It’s 9:00 a.m. — well, all right, it’s actually a quarter to ten to be exact — but I was here at The Coin-o-Rama Laundromat on Harbord Street at 9:15 this morning. I had written this little trip to the Big Washing Machines in my agenda for today so I had to do it, right? I don’t come to the laundromat often since I moved to Oh Canada. One of the good things that I will say about the Murmuring Ex-Husband is that he found this apartment with a washer and dryer tucked into a closet just like on HGTV. It was one of my happiest discoveries when I came here.
All my days in DC, I had to trudge up to Mt. Pleasant Street in all kinds of weather with my laundry cart full of dirty underwear and sheets and towels. I would put off going until there was nothing left in the cupboard or drawers to wear and not a clean towel or sheet to be had. Then I would brave the weather and pull my over-loaded wire cart down all twelve of the front stairs and then up the three blocks to the International Laundromat. I always went in the daytime. It wasn’t safe to hang out there after dark, believe you me. But, no matter what time of the day, you had to hang out or risk loosing your clothes. Folks would stop by looking for particularly nice shirts or tea towels or striped sheets or whatever else they wanted or could sell on the street. So any unattended dryer or washer was their clothes rack. They used the International Laundromat as their very own shopping mall.
One day I was there, sitting on the table (there were no chairs) innocently reading a book when this guy came in and opened my washer. I said, “Whoa, man,” I talked like that in DC, “Those are my clothes.” He looked at me and said, “Sister, you are wrong. These are mine.” What could I do but sit and watch him as he pulled every pair of jeans I owned out of that washer and put them into his bag, daring me to object. I thought my inaction wise since he was carrying a bulgy item in his pocket — No, Mae, he was not happy to see me. I always suspected that the “attendant,” sitting in his bulletproof glass enclosure, was involved with these guys. I think he let them know when potential suckers with good clothes were present. Maybe he was their fence? You know what they say about laundromats…. The International Laundromat was one of the few things I did not miss about my old neighbourhood when I moved away.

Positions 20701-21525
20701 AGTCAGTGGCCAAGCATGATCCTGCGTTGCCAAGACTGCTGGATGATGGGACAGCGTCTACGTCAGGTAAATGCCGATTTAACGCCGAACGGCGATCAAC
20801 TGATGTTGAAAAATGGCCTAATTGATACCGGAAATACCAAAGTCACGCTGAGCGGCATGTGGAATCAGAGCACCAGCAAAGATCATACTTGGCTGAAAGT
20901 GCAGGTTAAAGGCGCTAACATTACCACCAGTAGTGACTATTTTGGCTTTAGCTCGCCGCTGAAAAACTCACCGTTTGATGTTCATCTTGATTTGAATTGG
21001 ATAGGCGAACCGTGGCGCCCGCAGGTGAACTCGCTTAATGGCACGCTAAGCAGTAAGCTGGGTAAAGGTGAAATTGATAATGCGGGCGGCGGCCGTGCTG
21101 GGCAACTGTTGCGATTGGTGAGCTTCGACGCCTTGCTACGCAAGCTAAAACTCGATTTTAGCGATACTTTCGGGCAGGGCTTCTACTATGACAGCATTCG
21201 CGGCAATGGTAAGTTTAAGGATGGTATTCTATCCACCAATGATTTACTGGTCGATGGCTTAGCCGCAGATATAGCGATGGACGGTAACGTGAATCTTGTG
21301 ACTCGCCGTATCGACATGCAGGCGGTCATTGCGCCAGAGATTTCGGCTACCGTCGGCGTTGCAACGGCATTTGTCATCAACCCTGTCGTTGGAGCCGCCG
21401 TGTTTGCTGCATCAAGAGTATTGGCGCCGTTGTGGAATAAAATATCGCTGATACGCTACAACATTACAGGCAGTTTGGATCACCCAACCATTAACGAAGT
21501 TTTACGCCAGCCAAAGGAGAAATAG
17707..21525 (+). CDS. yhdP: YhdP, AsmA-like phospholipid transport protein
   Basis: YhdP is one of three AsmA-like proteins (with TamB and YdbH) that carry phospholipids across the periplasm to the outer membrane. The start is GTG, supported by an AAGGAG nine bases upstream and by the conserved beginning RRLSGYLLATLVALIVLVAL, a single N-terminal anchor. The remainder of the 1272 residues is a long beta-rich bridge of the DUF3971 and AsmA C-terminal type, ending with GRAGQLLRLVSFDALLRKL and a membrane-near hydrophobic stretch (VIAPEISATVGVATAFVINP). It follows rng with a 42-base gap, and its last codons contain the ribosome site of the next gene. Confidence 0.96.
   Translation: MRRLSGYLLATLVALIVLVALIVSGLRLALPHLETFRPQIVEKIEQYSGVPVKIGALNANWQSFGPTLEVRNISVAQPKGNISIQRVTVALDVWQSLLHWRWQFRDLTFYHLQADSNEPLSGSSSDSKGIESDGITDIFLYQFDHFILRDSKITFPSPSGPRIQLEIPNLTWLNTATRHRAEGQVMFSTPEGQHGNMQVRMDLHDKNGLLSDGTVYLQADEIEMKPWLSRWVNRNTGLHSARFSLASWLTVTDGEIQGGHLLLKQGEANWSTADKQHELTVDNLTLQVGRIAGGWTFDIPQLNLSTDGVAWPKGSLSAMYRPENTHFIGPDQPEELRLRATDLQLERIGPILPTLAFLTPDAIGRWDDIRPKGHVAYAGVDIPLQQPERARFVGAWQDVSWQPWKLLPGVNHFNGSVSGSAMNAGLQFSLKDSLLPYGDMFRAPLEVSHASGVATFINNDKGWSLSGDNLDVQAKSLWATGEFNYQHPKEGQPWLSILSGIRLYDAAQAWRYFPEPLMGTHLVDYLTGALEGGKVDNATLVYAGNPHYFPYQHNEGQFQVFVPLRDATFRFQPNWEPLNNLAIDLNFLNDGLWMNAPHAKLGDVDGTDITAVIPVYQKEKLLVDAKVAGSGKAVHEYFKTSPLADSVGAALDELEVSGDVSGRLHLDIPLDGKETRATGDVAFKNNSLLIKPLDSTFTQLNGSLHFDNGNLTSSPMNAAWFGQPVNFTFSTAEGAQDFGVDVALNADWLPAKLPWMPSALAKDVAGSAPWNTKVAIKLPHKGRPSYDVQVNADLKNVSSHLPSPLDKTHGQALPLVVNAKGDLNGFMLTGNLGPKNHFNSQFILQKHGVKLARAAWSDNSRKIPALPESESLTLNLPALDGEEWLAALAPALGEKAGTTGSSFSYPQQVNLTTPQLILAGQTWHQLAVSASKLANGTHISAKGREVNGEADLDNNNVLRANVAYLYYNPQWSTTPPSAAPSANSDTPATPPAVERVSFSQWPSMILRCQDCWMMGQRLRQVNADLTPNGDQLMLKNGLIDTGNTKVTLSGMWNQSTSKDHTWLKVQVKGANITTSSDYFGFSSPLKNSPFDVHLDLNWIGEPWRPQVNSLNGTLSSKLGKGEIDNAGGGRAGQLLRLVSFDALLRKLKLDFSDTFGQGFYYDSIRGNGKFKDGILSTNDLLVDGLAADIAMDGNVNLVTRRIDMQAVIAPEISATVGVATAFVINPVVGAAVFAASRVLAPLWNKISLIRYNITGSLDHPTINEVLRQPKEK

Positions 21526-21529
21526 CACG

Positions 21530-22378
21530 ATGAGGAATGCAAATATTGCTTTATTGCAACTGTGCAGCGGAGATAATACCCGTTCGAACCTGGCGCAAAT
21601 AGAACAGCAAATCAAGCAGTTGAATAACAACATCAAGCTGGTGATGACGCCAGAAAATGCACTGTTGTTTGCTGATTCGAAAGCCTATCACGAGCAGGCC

The Coin-O-Rama is nothing like that. It is run by very busy, chattering Koreans, who keep the place clean and not exactly inviting but certainly not a terrible place to sit for an hour or so. There are even nicely placed tables so you can people watch while washers spin. All they need is a complementary Earl Grey tea (I need one right now) to make it very tolerable, indeed.
I am here this morning to as part of my Be-Gone-Winter campaign. Last week I was here washing my Why-Would-Anyone-Buy-A-White-Winter Coat and a much more practical blue jacket. Today it is all those cat schmattas, and one of the blankets from
the bed — which is covered in enough cat hairs for them to take ownership of that too. I can’t quite wash all winter away today since the temperature dropped this week and I need my blankey on my bed at night. As I write, everything is rumbling its way to clean and, one can hope, hairless splendour. It’s all good.
There is something very Capricorian-pleasing about laundromats and being able to get rid of all that dirt and hair in one fail swoop. It is almost instant gratification — except for the walk up-and-back with my little cart and Val-dera-ha-ha-ha-ha-ha backpack carrying this iPad and the soap. I looked ridiculous but I didn’t care, I seldom do. Last week, my friend Steven was here to garden and convinced me that it was ok for me to walk up the street to buy plants in my sweaty, old, big, “I Am word Perfect” t-shirt and, god forbid, shorts. Of course, we had to run into the one neighbour who I most wanted to avoid. But, if that didn’t bother me, then what’s a backpack?
I actually love this spring ritual of mine of washing and packing away all the itchy, heavy, warm, cuddly stuff of winter even if it means going back to the laundromat. You see, I know that once the last mitt and sweater and scarf and cat schmatta is put away I don’t have to think about wearing those layers and layers of clothes and the awful dark days and scary icy sidewalks — for a few months at least. That’s something to definitely be happy about. Bring on the gardening.